The definition and limitation of power. [Continuing reading:]
It is, indeed, quite true that there must always be lodged somewhere, and in some person or body, the authority of final decision; and in many cases of mere administration the responsibility is purely political, no appeal lying except to the ultimate tribunal of the public judgment, exercised either in the pressure of opinion or by means of the suffrage. But the fundamental rights to life, liberty, and the pursuit of happiness, considered as individual possessions, are secured by those maxims of constitutional law which are the monuments showing the victorious progress of the race in securing to men the blessings of civilization under the reign of just and equal laws, so that, in the famous language of the Massachusetts bill of rights, the government of the commonwealth “ may be a government of laws and not of men." For the very idea that one man may be compelled to hold his life, or the means of living, or any material right essential to the enjoyment of life, at the mere will of another seems to be intolerable in any country where freedom prevails as being the essence of slavery itself.
And in that connection and in view of that case in the Supreme Court of the United States I want to say this: Suppose I am, as I am, operating a little mine in West Virginia producing a thousand tons of coal a day. Before I can continue in that business I must
get a license, which the coal commission can take or revoke at any time. My property is destroyed. And what do you do when you destroy my business, which is a property right? You destroy the taxing power of a sovereign State, because the property becomes worthless. How would anybody ever conceive that such power was delegated by a sovereign State to the Federal Government to deprive its citizens of the right to do a legitimate business as contradistinguished from an unlawful business?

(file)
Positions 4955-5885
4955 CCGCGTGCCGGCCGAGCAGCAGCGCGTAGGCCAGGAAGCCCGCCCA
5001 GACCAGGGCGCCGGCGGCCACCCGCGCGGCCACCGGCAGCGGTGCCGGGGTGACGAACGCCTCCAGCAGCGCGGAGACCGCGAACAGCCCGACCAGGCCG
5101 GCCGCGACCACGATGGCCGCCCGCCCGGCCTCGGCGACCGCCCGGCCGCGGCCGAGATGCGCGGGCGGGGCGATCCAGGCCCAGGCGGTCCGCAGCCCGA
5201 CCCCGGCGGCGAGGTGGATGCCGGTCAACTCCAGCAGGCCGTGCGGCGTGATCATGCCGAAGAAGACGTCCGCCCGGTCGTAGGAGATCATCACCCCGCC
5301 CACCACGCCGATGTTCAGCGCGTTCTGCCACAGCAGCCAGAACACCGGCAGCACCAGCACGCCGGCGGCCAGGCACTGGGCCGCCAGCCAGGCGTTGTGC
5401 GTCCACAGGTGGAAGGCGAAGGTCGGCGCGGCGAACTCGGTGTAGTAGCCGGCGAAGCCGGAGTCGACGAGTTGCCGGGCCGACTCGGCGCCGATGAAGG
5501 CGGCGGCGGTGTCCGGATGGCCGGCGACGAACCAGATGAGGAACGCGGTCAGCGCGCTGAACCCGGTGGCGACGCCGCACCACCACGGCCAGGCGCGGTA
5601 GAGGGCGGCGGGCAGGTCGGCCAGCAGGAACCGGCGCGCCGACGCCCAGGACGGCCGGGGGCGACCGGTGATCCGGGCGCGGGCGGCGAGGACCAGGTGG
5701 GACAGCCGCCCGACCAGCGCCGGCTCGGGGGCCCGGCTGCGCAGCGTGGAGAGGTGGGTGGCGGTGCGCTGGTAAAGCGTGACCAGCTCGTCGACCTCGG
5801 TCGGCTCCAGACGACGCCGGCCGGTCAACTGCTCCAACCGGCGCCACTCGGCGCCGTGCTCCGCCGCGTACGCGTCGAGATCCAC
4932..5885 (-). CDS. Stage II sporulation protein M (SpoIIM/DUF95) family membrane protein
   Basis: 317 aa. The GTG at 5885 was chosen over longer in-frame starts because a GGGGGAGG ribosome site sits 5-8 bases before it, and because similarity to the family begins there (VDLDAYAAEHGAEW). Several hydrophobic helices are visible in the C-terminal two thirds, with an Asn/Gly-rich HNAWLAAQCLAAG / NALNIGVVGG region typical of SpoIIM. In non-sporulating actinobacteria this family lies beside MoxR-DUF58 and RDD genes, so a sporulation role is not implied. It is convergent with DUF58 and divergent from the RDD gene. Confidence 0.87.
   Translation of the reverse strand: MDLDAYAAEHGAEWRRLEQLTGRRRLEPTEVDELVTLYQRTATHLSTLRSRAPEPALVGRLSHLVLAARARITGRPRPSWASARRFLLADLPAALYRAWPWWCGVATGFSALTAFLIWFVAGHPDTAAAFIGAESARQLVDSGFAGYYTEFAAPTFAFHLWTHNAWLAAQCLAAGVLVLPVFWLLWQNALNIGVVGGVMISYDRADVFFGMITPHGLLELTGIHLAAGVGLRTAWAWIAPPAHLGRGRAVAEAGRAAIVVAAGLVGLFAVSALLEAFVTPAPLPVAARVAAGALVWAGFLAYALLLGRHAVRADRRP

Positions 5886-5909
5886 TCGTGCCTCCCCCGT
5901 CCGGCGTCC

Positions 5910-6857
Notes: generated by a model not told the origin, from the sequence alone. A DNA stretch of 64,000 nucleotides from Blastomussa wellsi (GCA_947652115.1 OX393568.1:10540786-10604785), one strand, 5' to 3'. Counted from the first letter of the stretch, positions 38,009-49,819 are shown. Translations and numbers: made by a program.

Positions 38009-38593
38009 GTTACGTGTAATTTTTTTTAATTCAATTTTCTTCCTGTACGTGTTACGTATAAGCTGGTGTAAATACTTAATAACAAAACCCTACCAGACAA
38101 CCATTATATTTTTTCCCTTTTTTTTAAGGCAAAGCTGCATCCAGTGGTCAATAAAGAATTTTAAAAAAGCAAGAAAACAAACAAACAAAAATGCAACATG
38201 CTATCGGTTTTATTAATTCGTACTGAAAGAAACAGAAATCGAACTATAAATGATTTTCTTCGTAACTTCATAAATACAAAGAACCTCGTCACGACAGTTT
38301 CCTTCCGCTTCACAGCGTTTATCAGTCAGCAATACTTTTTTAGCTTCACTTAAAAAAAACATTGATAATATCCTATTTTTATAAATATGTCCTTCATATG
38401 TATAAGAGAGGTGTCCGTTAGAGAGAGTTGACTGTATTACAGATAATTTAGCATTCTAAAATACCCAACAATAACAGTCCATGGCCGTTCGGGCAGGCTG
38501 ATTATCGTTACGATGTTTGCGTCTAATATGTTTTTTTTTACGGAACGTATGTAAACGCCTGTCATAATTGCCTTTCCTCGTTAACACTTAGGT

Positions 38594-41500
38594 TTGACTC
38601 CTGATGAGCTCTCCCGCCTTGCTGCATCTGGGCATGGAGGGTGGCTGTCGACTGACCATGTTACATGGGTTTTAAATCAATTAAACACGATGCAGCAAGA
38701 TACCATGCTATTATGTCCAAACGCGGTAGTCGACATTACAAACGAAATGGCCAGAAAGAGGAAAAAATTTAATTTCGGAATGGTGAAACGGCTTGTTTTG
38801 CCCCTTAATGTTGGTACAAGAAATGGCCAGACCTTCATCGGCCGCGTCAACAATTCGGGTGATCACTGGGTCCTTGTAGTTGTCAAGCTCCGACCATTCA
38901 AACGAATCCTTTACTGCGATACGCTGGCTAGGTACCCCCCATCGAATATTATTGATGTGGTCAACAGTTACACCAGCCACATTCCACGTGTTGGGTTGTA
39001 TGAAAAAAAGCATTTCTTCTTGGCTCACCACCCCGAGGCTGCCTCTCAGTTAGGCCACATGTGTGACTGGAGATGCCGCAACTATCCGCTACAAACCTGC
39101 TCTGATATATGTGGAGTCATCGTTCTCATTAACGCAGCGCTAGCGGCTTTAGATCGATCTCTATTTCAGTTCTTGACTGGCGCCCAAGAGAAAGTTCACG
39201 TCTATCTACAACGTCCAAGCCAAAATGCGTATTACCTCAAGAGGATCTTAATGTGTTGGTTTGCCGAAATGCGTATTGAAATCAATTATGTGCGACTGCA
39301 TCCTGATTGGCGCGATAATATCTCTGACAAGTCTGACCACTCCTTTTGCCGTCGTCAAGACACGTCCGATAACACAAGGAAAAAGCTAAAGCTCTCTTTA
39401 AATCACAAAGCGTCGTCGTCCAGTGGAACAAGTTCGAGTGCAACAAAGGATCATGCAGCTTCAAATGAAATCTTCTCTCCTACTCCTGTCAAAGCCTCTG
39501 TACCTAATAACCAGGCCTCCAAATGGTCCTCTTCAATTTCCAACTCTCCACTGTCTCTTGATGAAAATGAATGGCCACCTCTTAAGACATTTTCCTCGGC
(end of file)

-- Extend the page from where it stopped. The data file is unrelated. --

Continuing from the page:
As held in Luchner v. New York (198 U. S. 59), in which case there was under consideration an act passed by the New York Legislature limiting the time which employees in bakeries might work to a maximum of 60 hours a week and a maximum of 10 hours in one day, which act as the court held was an arbitrary interference with the freedom of contract guaranteed by the fourteenth amendment and could not be sustained. In response to the State's claim of police power, the court said (and New York is a sovereign State):
But are we all, on that account, at the mercy of legislative majorities? A printer, a tinsmith, a locksmith, a carpenter, a cabinetmaker, a dry-goods clerk, a bank's, a lawyer's, or a physician's clerk, or a clerk in almost any kind of business, would all come under the power of the legislature on this assumption. No trade, no occupation, no mode of earning power, and the acts of the legislature in limiting the hours of labor in all employments would be valid, although such limitation might seriously cripple the ability of the laborer to support himself and his family.
Senator GLENN. Have acts been upheld limiting the hours of labor!
Mr. BELCHER. When you tried to do it in the District of Columbia—and I want to read that case presently, the minimum-wage scale—this proposed bill attempts to fix wages
Senator GLENN. No; I am not talking about that. I am talking about limiting hours of labor in various States. They have those laws, have they not?
Mr. BELCHER. Under the police power I say you can do that in some instances. You did it in the Adamson law, but the Supreme Court held that you did it by virtue of your power to regulate railroads and the manner in which they could conduct business.
Senator GLENN. I am asking about in different States. Are there not a number of State statutes prohibiting labor in excess of a certain number of hours per week?
Mr. BELCHER. I do not know whether there are or not. If it limits the rate of contract I would say no State has a right to pass any law that would prevent me from entering into any contract for a legitimate purpose.
Senator GLENN. I think they have been sustained.
In language often approved the court has thus indicated the difference between a private and a quasipublic business: